A McKinney resident for just four years, Jaymie Pedigo has been tasked with furthering a heritage that dates back well over a century.
The Heritage Guild of Collin County board this spring named Pedigo as the new executive director of Chestnut Square Historic Village, a downtown destination that exemplifies the county’s foundation. Eleven buildings – including homes, a chapel, schoolhouse, inn and general store – offer visitors a walk-through glimpse of life from 1850 to 1940.
Pedigo had served as interim director following former Director Cindy Johnson’s resignation in January. Partway into her 90-day interim contract, the board signed on Pedigo full-time through the end of the year.
Wayne Hill, the Guild’s board chairman, said the board is confident “everything will continue to fit together” as Pedigo firms her grasp on Chestnut Square’s historic reins.
“She hit the ground running and had good rapport with staff immediately,” Hill said. “She’s done a great job during the transition.”
Chestnut Square is home to one of Texas’ top-rated farmers markets, according to the American Farmland Trust. The market runs every Saturday from spring through fall. The village’s other ongoing attractions: the Yesterday and Today Fashion Show, the Killis Melton Ice Cream Crank-Off, Prairie Adventure Camps, a ghost walk and the popular Holiday Tour of Homes.
Despite a change in leadership, the Guild’s mission remains. “Our goal is to maintain and make the best use of Chestnut Square so people from Collin County and surrounding areas have a better appreciation of the heritage,” Hill said.
However limited as a McKinney history buff – there’s a curator for that – Pedigo brings in 25 years of nonprofit management experience. In McKinney, she worked communications for nearby St. Peter’s Episcopal Church, and handled similar duties for Community Lifeline Center through 2013.
Before landing in North Texas, she held positions in the Houston area with the Humane Society, a school-business partnership program, the Houston Chamber of Commerce’s foundation division and the Houston Convention and Visitors Bureau.
“I would sit down with the president of Shell and ask for $250,000 – a whole different ballgame,” Pedigo said. “But it’s all about people skills and building relationships.”
Raising funds is paramount to any nonprofit, including Chestnut Square, which depends on grants and consistent contributions from the McKinney Community Development Corp. for building improvements and events. Memberships and donations provide additional money, and the farmers market, Holiday Tour and weddings account for most of its revenues.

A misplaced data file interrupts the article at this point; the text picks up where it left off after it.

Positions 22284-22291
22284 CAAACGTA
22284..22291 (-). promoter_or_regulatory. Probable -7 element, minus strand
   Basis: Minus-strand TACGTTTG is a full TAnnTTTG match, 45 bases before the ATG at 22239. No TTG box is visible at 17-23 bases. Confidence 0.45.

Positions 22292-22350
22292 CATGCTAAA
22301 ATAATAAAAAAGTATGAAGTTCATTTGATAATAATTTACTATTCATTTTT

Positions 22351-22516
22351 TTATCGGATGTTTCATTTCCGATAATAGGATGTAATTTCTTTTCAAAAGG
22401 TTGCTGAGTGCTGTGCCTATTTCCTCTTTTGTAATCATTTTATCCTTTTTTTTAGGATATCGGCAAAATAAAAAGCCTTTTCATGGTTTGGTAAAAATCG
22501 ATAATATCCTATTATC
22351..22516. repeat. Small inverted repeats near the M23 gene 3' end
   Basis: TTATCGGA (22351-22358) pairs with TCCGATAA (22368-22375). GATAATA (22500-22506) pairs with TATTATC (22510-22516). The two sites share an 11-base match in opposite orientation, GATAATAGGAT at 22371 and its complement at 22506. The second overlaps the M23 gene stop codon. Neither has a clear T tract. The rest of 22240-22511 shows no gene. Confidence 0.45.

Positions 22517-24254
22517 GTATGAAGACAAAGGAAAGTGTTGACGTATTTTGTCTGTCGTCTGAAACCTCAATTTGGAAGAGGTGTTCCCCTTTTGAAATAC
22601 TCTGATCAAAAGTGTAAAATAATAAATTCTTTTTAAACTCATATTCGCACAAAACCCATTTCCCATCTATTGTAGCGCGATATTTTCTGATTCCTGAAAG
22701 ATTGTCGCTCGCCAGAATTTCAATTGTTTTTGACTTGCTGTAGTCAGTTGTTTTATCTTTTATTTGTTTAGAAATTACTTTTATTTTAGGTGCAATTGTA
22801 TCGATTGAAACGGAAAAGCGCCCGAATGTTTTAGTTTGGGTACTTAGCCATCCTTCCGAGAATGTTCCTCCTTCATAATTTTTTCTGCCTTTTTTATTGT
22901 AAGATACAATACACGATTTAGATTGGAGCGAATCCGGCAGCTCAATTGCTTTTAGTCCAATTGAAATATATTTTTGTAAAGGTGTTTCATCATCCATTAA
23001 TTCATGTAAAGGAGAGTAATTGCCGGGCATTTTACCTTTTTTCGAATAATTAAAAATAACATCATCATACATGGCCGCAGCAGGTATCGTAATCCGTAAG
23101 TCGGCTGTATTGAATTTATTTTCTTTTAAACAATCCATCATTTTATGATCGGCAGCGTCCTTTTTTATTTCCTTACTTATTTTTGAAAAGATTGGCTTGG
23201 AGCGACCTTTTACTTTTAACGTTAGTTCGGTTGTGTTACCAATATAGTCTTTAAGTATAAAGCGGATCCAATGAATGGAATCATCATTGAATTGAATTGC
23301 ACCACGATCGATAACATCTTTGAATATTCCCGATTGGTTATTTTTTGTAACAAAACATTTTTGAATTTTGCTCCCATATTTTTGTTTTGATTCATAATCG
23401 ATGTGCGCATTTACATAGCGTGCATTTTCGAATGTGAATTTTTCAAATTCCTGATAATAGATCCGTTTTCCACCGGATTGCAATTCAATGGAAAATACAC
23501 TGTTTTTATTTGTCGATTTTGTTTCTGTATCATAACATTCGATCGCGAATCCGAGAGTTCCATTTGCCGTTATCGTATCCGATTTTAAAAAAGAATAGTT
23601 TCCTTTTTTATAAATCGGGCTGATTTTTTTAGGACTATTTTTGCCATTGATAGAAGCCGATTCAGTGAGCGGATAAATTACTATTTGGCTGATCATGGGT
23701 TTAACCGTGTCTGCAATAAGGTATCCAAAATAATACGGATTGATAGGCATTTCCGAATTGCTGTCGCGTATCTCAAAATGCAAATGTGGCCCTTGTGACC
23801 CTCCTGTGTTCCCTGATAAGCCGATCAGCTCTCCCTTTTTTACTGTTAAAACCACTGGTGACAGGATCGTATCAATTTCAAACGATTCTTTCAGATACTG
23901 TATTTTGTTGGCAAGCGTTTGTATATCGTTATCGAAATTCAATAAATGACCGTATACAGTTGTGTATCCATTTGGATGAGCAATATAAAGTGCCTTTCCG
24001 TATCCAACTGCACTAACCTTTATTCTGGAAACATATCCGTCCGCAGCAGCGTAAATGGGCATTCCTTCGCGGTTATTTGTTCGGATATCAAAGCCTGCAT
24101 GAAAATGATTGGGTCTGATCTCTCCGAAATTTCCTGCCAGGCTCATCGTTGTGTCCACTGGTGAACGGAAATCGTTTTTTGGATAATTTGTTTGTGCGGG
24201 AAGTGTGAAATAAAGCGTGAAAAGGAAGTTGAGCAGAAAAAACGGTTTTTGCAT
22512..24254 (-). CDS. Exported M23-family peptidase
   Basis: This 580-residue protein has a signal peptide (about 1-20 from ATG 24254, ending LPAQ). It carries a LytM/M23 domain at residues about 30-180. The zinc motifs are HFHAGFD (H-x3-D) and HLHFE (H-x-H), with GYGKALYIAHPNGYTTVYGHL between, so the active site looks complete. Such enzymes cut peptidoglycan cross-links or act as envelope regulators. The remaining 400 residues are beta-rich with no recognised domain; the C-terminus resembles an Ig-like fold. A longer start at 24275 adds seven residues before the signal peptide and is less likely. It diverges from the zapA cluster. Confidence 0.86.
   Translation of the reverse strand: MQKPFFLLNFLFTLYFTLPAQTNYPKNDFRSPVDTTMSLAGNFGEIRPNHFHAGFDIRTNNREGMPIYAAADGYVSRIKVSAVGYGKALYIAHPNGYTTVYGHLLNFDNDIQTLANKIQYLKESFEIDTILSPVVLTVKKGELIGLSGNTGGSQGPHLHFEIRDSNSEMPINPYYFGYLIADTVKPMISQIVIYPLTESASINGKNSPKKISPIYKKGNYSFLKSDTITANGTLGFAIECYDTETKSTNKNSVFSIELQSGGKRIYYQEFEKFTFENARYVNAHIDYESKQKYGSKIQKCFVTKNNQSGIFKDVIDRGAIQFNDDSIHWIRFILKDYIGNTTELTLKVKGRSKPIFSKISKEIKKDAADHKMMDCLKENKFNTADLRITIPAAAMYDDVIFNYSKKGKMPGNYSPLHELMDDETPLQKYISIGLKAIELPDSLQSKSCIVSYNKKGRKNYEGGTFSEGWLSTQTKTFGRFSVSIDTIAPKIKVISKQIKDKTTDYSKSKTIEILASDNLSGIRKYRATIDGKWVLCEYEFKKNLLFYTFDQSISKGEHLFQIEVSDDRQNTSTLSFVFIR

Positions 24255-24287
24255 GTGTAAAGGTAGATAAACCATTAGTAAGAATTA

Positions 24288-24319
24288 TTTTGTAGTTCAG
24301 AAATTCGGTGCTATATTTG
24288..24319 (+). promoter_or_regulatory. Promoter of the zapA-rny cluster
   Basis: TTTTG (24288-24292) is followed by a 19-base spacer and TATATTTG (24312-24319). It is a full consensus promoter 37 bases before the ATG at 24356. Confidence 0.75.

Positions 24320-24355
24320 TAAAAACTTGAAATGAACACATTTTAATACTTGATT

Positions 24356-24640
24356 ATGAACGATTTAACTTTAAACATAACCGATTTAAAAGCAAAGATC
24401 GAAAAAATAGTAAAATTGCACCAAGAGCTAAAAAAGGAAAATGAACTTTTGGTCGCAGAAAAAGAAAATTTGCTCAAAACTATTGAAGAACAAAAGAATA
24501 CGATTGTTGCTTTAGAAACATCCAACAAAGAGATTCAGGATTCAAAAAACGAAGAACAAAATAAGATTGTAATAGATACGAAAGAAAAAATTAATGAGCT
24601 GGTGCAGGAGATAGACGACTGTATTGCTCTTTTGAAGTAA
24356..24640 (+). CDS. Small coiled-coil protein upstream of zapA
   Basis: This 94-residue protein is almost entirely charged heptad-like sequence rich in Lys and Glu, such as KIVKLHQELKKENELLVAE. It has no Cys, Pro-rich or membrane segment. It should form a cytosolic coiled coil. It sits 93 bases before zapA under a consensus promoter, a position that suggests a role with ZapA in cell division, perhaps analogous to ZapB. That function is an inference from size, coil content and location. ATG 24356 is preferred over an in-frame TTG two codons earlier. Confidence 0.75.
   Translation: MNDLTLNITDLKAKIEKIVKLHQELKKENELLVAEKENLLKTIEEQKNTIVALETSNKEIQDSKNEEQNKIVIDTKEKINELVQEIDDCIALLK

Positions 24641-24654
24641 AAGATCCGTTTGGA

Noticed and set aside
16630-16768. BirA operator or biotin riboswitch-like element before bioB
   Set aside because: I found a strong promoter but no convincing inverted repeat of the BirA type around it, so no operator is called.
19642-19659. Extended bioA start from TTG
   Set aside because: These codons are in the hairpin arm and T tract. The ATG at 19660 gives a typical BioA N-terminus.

Chestnut Square has booked “well over 100” weddings already this year, including a record second quarter in sales, Pedigo said. Weddings make up about one-third of the budget.
In her brief tenure, Pedigo has helped update the Chestnut Square website and gotten the Dulaney Inn back on track. Likely the village’s best-known building, the Dulaney House is being transformed into an inn, complete with a bridal suite, two other rooms and a commercial kitchen.
A required sprinkler system cost $50,000 and set the Inn back about six months. With remodeling and furnishing, the transformation will take about $120,000, Hill said. The Guild hopes to open it by September. Pedigo called the Inn “another boon to our revenue stream.”
“The driver in that is our wedding planning,” added Hill, who with his wife runs McKinney Bed and Breakfast. “Bridal parties are always asking for a place to stay.”
Pedigo aims to hone Chestnut Square’s sponsorship approach, evening out a sponsor’s event exposure. She also plans to garner private foundation grants, until now a scant resource.
Longer-term, likely two to three years, she hopes to make the village capable of hosting traveling historic exhibits.
Downtown-based Munzee, an industry leader in global scavenger hunts, recently enabled 24/7 tours at Chestnut Square. Necessary information is posted on every building, and the free Munzee app or any downloadable QR scanner links to audio narrating the buildings’ history.
No longer are tours just during business hours or by scheduled appointments. It’s a cost-efficient way of “making history relevant” and keeping up-to-date the method for delivering the village’s decades-old stories, Pedigo said.
“Not only is this option convenient, it provides an additional element of fun,” said Leisha Phipps, curator, in a statement. “Munzee gives Chestnut Square the ability to offer you an audio tour and historical scavenger hunt in one.”
Just off the downtown square, Chestnut Square is one of Collin County’s realest testaments to its legacy. Shortening that two-block separation, through innovation and awareness, is Pedigo’s principal task.
“What we have to offer is the historic charm,” she said. “I want to bring more people here.”